Which F1 driver was the best performer during the Austrian Grand Prix weekend?
Review how each driver got on below and vote for who impressed you the most during the last race weekend.
Austrian Grand Prix driver-by-driver
Lewis Hamilton – Half a second off the pace on Friday and didn’t seem to be much closer to his team mate as the track dried in qualifying. Then it all seemed to click when it mattered: suddenly Hamilton found his missing chunk of time in the middle sector and claimed pole position, despite spinning at the beginning of his final lap. However his start was tardy – Hamilton later said he wasn’t satisfied with recent changes Mercedes have made to their clutch – and he spent much of the race chasing Rosberg. Then made life more difficult for himself by straying across the pit lane exit line and collecting a five-second time penalty, so had to accept second.
Nico Rosberg – Before he spun at the last corner of his final flying lap in Q3 Rosberg had found the missing time to his team mate and had a good chance of taking pole position. However he made an excellent start, took the lead from Hamilton and had got a hold on first place when the Safety Car came out. Thereafter his run to victory looked reasonably straightforward, though a graining tyre gave cause for concern in the closing stages.
Daniel Ricciardo – It was always going to be a tough home race for Red Bull and it got tougher when Ricciardo had to take his fifth engine of the year and the subsequent ten-place grid penalty. Had a new chassis after his problems in Canada but lost brake temperature in qualifying and didn’t make the cut for the top ten for the first time since joining Red Bull. Ran a huge, 50-lap stint on the softs so he could attack at the end on super-softs after taking his pit stop penalty. This worked out well: he was able to take Nasr for the final point but ran out of time to demote Perez.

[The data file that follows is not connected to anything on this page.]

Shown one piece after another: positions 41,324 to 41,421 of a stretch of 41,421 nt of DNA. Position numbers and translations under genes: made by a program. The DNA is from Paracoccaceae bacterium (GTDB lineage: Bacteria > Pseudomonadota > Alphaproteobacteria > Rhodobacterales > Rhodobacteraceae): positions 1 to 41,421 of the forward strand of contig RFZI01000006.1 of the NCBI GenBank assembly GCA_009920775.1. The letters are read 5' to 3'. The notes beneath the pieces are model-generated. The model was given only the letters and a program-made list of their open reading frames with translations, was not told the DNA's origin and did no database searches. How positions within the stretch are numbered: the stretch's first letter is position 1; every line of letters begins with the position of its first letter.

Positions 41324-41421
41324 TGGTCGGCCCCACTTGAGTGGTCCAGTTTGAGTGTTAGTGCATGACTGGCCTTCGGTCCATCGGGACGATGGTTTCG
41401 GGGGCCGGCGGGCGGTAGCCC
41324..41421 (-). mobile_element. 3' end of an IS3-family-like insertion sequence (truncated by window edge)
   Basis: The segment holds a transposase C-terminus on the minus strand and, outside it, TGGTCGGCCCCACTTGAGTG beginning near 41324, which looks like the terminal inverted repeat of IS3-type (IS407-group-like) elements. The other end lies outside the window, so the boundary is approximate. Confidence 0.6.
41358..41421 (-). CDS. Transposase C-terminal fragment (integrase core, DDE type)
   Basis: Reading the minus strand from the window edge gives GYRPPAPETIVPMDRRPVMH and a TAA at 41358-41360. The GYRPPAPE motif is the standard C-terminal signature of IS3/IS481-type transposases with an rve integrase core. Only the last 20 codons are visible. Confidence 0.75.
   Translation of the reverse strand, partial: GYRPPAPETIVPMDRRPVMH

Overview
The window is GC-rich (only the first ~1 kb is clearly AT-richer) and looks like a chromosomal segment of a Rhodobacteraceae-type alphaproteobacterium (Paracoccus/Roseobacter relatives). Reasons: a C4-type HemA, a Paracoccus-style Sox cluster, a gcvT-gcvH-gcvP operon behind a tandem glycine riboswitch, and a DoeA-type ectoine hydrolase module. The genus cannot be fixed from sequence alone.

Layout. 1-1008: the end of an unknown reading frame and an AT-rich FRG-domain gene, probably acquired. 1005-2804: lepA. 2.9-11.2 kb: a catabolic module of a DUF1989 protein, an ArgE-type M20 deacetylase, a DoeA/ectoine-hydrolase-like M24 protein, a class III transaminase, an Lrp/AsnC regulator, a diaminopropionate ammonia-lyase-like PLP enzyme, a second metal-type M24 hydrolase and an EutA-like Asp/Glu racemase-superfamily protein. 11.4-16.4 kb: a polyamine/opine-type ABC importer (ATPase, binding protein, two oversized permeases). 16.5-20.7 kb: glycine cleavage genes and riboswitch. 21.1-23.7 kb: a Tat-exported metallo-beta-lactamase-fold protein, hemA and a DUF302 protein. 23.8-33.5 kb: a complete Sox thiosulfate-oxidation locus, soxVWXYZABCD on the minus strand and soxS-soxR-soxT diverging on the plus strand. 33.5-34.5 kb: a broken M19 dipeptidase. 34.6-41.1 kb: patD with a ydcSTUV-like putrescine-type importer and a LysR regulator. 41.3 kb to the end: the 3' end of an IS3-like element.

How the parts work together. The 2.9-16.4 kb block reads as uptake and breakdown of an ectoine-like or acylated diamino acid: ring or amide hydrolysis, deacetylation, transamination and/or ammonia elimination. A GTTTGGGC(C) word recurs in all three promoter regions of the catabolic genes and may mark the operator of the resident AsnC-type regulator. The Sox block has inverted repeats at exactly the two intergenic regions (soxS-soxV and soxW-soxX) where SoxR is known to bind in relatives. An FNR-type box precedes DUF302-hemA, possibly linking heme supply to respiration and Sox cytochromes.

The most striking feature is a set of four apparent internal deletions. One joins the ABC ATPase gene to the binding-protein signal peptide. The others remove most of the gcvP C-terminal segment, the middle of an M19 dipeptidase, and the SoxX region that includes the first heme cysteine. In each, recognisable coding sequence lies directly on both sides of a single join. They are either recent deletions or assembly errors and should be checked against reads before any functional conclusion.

Daniil Kvyat – Got into Q3 but also had to take a ten-place grid penalty, leaving him 15th on the grid. Collided with Perez at the start and had to replace his front wing, but other bodywork damage made the car “very tough” to drive, and he finished 12th.
Felipe Massa – Having brought a raft of updates for the FW37 Williams played their cards close to their chest as usual on Friday, when Massa had a near-miss with Ferrari team principal Maurizio Arrivabene in the pit lane. Out-qualified Bottas thanks in part to the yellow flags, taking fourth on the grid. He ran in that position in the race until Vettel’s slow pit stop handed him his first podium finish of the year.
Valtteri Bottas – Was pleased with the performance of his updated car and especially its performance on long runs on Friday. But had to settle for sixth on the grid as he was unable to use DRS at the end of his final lap because of the yellow flags brought out by Hamilton’s spin. Passed by Verstappen at the start, he got by the Toro Rosso driver in the race and then passed Hulkenberg too, only for the Force India driver to jump back ahead via the pits. Finally passed Hulkenberg again for an eventual fifth, as a braking trouble hampered further progress.
Sebastian Vettel – Quickest on Friday by little more than a hundredth of a second, but twice had to stop with transmission-related problems. Fastest again on Saturday morning, but didn’t have the one-lap pace to split the Mercedes, although he would have been quicker had he also not been unable to use DRS. Didn’t have the pace to attack Mercedes at the start of the race on super-softs, but was quicker on softs in the second half of the race. However by then a slow right-rear tyre change had dropped him to fourth behind Massa, where he finished.